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The name: Chris Lombardi. The buzzwords: novelist, journalist, activist; born in the Bronx in 1962, have lived in upstate NY, Baltimore and (for 10 years) San Francisco, back in NY 4 years; in Washington Heights via the East Village.

The essence, now: I've been telling stories as long as I've had words, and writing them down nearly as long. According to my mother, I was seven when I first said "I want to write books when I grow up." I was fifteen when I did my first activist work, and tasted the joys of using my communications skills for my beliefs. For about 20 years after that, I divided my life between novels and activism, from PR director of an anti-poverty organization and a peace and veterans group to fundraiser and freelance wordsmith to a range of do-gooder groups. The dance got more interesting, to say the least, when I was diagnosed, at age 22, with multiple sclerosis, a chronic degenerative disorder of the nervous system — something that put a fire under my butt, feeling like I have to get everything done now. I certainly felt I had to make the choice early - "Are you a writer, or someone who always wanted to be a writer and went on to something else?"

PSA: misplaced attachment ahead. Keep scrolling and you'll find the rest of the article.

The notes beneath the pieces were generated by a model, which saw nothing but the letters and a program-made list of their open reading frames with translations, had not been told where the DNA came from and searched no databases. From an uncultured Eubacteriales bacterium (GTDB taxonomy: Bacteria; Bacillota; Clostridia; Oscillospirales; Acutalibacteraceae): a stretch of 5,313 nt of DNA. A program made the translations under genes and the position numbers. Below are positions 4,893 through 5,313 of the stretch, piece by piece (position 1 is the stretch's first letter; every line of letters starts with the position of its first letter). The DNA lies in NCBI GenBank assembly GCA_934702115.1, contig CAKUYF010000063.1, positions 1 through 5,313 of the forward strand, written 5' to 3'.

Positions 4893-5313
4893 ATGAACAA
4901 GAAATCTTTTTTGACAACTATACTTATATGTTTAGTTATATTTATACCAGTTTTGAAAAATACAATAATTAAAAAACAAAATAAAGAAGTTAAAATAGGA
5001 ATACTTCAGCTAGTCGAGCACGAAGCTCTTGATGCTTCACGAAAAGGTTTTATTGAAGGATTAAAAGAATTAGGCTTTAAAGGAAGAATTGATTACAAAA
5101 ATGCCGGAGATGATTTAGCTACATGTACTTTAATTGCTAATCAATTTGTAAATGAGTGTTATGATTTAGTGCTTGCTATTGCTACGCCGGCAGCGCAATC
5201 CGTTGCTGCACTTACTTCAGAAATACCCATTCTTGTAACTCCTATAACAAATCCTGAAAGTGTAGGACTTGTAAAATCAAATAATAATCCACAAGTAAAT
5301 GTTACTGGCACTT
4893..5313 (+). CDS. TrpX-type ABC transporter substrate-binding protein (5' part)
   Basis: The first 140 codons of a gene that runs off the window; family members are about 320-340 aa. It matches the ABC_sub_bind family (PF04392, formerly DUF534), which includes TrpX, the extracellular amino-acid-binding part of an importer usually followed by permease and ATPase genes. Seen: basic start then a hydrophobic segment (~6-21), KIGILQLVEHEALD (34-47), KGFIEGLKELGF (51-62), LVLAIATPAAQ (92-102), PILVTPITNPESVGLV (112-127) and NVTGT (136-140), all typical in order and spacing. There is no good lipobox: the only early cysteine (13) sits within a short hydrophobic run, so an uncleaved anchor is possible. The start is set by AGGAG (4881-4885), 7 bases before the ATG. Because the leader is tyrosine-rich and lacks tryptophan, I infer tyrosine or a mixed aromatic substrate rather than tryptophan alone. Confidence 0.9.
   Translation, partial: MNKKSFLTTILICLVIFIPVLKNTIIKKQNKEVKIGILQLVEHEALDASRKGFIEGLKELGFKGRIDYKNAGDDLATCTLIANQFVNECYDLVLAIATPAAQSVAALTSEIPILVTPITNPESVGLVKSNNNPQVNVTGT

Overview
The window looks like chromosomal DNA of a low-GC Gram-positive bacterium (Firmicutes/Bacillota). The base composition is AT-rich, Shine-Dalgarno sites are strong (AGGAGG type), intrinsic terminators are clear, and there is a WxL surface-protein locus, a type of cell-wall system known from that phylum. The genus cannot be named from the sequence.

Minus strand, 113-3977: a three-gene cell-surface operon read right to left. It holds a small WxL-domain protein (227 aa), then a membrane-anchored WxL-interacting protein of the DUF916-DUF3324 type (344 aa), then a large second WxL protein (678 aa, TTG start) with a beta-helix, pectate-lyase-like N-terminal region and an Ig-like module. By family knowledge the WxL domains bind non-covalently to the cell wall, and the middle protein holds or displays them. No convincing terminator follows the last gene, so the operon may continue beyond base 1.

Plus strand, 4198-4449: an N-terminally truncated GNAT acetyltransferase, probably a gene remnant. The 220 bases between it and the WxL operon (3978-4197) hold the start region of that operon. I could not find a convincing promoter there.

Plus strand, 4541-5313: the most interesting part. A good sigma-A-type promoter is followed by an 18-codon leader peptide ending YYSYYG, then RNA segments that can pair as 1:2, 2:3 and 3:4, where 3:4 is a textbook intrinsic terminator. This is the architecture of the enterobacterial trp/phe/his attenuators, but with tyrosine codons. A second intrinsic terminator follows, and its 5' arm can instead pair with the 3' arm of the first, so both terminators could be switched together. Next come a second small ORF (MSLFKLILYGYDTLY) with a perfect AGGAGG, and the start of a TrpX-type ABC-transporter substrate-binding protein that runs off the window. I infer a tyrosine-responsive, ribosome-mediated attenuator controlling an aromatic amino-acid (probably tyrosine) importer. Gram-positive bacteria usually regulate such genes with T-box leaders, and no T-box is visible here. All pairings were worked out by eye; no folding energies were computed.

Thus, while working full time for a range of nonprofits -- the last and most profound for me, the Central Committee for Conscientious Objectors -- I still kept writing fiction, poems, essays.

As I became surer of my voice I also began writing and publishing freelance pieces, beginning as opinion editorials, until I moved on and became a part-time correspondent for Women's E-News. So I took the big plunge -- returned to New York City, finished my masters' degree, became a freelance writer full time and began teaching. I've now published articles in The Nation, Ms. , Poets & Writers, ABA Journal , New Mobility and Inside MS. My fiction has appeared in the minnesota review, Anything That Moves, Living Room, and assorted anthologies, including Hey! Paesan: Lesbians and Gays of Italian Descent. My novel The Suicide Project , a finalist for Barbara Kingsolver's Bellwether Prize, won CCNY's Lowell de Jur award; my novel-in-progress,jehanne darc, a re-imagining of the life of Joan of Arc, won CCNY's Geraldine Griffin Moore Award.

Currently undergoing the one-year boot camp at Columbia Graduate School of Journalism, I still hope to work on revising jehanne darc and finally writing, when i get out, a book about the GI Rights Network (I helped run it when I worked at CCCO), and to finish jehanne darc

I'd love to hear from folks interested in working together. The best way to reach me is email: For more info, my journalism resume (with links to clips) is available at .


Writing, reading, politics, film.